A short circuit will cause the whole length of the wire to heat up.

Please note that it is possible to have both a short circuit and some loose connections.

Regarding this - one of the more common places we’ve found high resistance is corrosion on the Keps nuts on the main breaker leads. If you leave it for long enough the plastic of the breaker will melt (that’s how we found the issue).

If you are sure that there is no short on a branch circuit of the PDP then you either have stray metal in the PDP or the battery connector on the robot side is damaged. A quick check is to remove all breakers on the PDP. If the battery is still being affected then check the PDP and wiring leading to the PDP from the battery. It is not uncommon for shavings and conductive debris to get inside the PDP and short out the input.
If all appears to be normal, then add the breakers back one at a time while observing the battery voltage. If one breaker suddenly changes the battery voltage by a volt or more, leave that breaker pulled out and continue. If you get a normal response from the battery until you insert that one breaker, you will know that something in that branch is the culprit. While very rare, battery connectors have been known to fail, mostly due to mishandling.

Use a multimeter to confirm that you aren’t electrically connected to your chassis somewhere (measure resistance at multiple points, it should always be higher than 3kΩ). I have seen this happen with motors and with the compressor, although usually it just means that the chassis is grounded and won’t necessarily do anything unless an actual short develops. But if your chassis got grounded through wear and tear or damage, and later a short developed through that path, you could be shorting the battery and never seeing any sign of it in software or even the main breaker. This is why we have R48.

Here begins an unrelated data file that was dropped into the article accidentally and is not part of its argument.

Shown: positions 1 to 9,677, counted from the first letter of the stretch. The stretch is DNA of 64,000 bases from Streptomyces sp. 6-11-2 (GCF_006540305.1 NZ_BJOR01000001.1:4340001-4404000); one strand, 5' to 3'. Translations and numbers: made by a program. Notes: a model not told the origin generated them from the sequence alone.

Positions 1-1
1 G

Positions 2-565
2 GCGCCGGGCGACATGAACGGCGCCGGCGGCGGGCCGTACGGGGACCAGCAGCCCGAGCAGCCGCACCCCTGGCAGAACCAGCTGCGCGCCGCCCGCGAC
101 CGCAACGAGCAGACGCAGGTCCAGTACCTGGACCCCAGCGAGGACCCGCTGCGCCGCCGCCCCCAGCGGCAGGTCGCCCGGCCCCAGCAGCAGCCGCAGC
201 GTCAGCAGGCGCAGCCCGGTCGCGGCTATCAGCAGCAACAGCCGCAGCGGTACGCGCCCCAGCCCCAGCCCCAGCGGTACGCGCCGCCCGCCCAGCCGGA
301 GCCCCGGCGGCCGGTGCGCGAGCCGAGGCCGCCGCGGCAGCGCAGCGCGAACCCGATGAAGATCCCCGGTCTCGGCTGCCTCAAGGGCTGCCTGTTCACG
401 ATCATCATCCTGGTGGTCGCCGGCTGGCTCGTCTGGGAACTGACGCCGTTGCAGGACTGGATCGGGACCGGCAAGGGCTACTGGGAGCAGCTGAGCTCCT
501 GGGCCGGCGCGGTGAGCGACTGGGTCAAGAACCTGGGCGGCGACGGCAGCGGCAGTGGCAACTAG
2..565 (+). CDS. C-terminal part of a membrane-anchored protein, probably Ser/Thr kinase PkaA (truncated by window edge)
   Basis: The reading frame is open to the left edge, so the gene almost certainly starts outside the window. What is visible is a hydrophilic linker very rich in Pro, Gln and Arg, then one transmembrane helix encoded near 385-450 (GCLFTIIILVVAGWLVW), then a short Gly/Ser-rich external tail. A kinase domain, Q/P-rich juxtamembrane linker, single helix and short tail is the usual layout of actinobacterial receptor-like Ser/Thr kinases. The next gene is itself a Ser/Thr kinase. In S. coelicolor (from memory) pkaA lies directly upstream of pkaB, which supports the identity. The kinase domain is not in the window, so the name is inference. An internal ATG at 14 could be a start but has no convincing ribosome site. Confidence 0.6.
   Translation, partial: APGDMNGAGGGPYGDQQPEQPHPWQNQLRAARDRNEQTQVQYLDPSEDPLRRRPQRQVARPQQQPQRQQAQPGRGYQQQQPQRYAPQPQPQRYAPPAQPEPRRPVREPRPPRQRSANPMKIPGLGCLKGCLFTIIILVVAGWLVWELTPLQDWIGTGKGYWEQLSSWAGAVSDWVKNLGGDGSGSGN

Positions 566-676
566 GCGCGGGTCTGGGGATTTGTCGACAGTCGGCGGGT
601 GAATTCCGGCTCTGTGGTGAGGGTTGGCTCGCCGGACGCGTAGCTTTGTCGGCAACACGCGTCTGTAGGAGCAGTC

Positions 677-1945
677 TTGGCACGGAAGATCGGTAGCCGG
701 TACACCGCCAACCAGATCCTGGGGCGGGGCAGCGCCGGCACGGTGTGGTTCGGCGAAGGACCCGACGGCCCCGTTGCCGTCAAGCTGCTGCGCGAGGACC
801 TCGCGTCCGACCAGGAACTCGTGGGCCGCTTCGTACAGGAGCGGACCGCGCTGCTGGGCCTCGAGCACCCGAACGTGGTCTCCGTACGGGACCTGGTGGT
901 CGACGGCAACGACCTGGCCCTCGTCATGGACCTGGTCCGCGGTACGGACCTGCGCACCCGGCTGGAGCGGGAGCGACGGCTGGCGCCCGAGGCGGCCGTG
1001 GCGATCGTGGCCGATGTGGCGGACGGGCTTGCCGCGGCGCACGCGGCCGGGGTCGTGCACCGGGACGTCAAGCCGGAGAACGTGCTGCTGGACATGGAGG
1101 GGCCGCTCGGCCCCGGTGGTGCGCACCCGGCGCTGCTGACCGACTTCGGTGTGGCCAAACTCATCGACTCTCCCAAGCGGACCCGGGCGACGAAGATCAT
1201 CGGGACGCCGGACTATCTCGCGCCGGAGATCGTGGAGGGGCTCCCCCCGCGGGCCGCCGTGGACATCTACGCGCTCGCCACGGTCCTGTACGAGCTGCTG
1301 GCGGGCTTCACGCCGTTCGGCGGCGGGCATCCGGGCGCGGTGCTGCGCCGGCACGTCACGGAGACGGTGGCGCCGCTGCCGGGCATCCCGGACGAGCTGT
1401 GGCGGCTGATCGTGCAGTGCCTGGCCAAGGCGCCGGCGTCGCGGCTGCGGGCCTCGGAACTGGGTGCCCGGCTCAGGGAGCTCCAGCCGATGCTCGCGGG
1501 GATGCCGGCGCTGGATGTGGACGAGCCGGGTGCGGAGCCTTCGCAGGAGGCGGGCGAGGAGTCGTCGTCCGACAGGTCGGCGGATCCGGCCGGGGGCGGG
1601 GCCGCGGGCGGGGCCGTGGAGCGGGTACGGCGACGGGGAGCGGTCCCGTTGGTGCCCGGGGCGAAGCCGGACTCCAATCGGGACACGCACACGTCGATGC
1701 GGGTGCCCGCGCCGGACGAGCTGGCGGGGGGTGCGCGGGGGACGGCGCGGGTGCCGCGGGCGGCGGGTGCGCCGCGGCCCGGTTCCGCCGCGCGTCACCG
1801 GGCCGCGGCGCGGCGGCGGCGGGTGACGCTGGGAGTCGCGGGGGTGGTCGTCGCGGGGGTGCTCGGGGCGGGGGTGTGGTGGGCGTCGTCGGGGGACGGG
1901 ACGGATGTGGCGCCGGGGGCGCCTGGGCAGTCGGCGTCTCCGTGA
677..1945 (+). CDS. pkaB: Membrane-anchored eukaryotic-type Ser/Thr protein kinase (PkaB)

It might help you to run through the electrical inspection checklist and confirm that the robot passes before looking for more interesting theories.

If the wires past the main breaker aren’t becoming unusually hot, there could be a short or a bad connection in the battery connector or the main breaker. Try replacing the battery connector on the robot. If this issue was present with multiple batteries, that probably rules out an issue with the connector on the batteries, but they’re still worth a check, though this would cause the batteries to discharge very quickly even when not connected to a robot. As mentioned by others, replacing the main breaker wouldn’t be a bad idea.

The electrical path is from the flat part of the terminal (not the threaded post) on the breaker to the crimp lug. It does not go through the nut. The nut is there to hold the lug firmly against the terminal so that the contact between them is good. If you are getting enough heating to melt the plastic of the breaker, it is likely that the nuts were not tight enough, coroded or not.

While checking terminations, don’t forget to check the terminations at the battery terminals. If you checked these early in the season and haven’t since, this would be a good thing to do.

You may also want to check the battery terminals to make sure that they are free from corrosion - if you do see signs of corrosion you may need new batteries.

The OP mentioned that the batteries were hot as well. Were they uniformly hot, or was the heat concentrated in one area. As batteries age, they will eventually drop a cell. Under load that cell will be much hotter than the other cells.

Here is a thermal image of a battery that demonstrated a failed cell under testing this year.

I just reread your original post. Wre the battery wires hot just near the SB50 connector or along their whole length? One or both of the crimps for the lugs in the SB50 connector may be loose if the wires are hot mainly near the connector.